Open Office / Lotus Symphony will be in trouble

Oh no! Microsoft have realized that free is a very good price and when Office 2010 is released in June of 2010 Office 2010 Starter Edition will be free. Zero cost. Finally every computer sold will be able be have a valid, licensed, version of Microsoft Office. The Starter Edition will be add supported. Just how many adds and how these will be displayed I don’t know.

Office 2010 Starter Edition will be released simultaneously with the rest of the Office 2010 suite, Sharepoint 2010 Server, Office 2010 Web Edition and Office 2010 for Windows Mobile.

I see this as a very wise ploy by Microsoft and Starter Edition will be a treat to the free productivity suites that are currently free. The release looks like a very interesting release and will pose a great and real threat to Google Apps on the web and Open Office and Lotus Symphony as the productivity suite. Of course one could put the opposite spin on the story and see it like Microsoft is reacting to the success of the open source and free counterparts.

For more information on Office 2010 Starter Edition listen to Windows Weekly 133: A Fish Called Windows.

17 thoughts on “Open Office / Lotus Symphony will be in trouble”

  1. Just to clarify the functionality of Office 2010 Starter Edition:

    "Office Starter 2010 will include Office Word Starter 2010 and Office Excel Starter 2010, with the basic functionality for creating, viewing and editing documents. Office Starter 2010 will replace Microsoft Works, offering a consistent Office user experience, such as the Ribbon, with a simple path to upgrade to a fully-featured version of Office 2010 directly from within the product."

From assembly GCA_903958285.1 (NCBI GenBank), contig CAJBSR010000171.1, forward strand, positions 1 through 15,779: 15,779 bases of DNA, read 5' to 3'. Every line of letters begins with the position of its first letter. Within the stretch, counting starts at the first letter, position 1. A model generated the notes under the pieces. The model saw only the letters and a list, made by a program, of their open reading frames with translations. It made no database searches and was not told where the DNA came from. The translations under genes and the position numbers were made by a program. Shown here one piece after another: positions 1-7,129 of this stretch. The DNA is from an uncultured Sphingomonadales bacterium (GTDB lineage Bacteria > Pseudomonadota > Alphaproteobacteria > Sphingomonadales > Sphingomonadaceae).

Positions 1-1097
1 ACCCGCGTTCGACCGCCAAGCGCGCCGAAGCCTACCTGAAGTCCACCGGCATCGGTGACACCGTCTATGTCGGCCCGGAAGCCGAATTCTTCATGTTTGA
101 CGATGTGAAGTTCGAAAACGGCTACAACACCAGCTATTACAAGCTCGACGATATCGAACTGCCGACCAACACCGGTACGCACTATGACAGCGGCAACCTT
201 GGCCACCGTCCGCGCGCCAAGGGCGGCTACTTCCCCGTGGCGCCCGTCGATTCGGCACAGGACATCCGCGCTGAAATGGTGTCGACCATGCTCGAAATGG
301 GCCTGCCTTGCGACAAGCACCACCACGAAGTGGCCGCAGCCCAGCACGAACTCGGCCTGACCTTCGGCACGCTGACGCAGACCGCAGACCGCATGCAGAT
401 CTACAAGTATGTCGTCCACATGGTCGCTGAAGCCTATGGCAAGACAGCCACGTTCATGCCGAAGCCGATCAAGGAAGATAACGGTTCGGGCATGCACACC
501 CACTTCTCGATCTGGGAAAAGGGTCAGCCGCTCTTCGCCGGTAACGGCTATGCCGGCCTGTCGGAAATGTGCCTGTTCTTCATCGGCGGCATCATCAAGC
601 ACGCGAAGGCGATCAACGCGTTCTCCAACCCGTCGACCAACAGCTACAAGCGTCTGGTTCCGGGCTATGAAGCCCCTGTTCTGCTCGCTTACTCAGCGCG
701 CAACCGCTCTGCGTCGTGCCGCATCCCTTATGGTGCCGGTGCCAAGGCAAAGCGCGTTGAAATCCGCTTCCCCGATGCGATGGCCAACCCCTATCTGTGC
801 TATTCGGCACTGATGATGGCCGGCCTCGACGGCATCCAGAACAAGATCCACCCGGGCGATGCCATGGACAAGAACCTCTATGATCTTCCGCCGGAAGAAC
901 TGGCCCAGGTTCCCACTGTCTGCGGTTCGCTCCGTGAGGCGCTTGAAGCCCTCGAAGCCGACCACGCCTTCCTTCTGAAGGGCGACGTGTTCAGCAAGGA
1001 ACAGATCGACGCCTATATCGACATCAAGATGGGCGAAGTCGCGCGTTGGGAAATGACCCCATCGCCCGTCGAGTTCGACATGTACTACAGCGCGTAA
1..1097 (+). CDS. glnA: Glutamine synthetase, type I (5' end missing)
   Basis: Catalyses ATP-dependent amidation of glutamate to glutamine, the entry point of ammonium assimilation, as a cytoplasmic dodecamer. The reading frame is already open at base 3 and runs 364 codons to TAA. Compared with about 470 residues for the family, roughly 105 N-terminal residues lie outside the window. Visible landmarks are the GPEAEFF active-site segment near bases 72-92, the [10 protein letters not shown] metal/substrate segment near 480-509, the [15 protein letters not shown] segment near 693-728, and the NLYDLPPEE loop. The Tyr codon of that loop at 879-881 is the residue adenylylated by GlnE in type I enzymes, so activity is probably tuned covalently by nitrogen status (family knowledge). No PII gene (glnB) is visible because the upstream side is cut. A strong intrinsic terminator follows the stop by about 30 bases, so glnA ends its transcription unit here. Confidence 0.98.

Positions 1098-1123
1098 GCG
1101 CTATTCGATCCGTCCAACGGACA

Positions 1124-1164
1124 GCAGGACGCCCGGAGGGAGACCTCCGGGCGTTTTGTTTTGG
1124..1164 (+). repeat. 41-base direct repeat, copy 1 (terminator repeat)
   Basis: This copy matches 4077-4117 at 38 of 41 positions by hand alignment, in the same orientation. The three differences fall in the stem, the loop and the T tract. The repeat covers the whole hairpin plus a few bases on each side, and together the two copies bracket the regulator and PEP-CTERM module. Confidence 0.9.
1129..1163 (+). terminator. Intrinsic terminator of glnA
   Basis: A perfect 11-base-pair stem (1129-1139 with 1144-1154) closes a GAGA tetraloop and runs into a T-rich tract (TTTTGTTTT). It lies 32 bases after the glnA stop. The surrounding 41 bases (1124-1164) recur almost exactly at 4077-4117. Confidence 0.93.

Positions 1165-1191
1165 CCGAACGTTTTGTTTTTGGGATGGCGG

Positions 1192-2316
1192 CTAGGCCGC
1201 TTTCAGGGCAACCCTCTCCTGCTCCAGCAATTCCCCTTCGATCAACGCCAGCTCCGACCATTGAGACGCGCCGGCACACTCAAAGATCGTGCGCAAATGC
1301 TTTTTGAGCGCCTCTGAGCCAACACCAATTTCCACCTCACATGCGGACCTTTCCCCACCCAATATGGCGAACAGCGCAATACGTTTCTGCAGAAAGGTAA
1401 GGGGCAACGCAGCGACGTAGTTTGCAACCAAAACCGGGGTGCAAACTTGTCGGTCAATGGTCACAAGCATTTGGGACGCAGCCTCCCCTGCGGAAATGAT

2. Awesome… it sounds to me like Symphony accomplished exactly what it set out to do: reduce Microsoft’s revenue stream from functionality that should be free anyway. Although they’ll apparently still get some ad revenue from people who choose to run Starter Edition instead of paying for a full version of the suite, this seems to prove that the combination of OpenOffice, Symphony, and Google Docs finally forced Microsoft to realize that not everyone is willing to pay for the privilege of authoring productivity documents when perfectly valid alternatives are available for free.


  3. Sure it will only be available for new PC’s but that’s how the majority of the population switch operating system and other software today. Do-it-yourself’ers or even install-a-program’ers is the minority by far…


  4. OpenOffice and Symphony will have more functionality than the MS "Starter" and appears to be pretty much on par with the rest of the MS "pay for" suite. So, still, my question is: "Why buy MS?".